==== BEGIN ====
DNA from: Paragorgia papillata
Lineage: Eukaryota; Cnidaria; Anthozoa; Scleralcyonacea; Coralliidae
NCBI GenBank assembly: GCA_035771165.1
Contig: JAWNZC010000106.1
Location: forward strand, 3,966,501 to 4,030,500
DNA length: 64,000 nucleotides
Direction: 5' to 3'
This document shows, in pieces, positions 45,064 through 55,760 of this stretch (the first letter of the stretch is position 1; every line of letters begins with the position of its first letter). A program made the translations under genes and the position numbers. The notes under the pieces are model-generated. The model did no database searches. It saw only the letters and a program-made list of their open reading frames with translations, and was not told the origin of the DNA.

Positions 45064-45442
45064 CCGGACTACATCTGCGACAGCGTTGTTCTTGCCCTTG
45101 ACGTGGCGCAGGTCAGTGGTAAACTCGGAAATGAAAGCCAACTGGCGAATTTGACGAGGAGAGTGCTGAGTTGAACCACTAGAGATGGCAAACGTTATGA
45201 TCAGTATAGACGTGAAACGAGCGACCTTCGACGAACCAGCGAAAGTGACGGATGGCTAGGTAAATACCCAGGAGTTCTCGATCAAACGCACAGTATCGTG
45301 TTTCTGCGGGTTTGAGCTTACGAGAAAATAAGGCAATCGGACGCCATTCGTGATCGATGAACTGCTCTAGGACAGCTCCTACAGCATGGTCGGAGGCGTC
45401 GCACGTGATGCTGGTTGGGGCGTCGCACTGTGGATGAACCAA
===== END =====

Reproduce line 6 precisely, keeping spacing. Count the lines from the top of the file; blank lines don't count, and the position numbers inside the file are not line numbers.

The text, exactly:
DNA length: 64,000 nucleotides